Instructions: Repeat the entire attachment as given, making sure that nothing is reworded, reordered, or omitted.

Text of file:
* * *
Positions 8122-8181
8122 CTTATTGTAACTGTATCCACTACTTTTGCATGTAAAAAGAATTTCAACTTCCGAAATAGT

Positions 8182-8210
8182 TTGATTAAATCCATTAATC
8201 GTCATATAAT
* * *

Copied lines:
Positions 8122-8181
8122 CTTATTGTAACTGTATCCACTACTTTTGCATGTAAAAAGAATTTCAACTTCCGAAATAGT

Positions 8182-8210
8182 TTGATTAAATCCATTAATC
8201 GTCATATAAT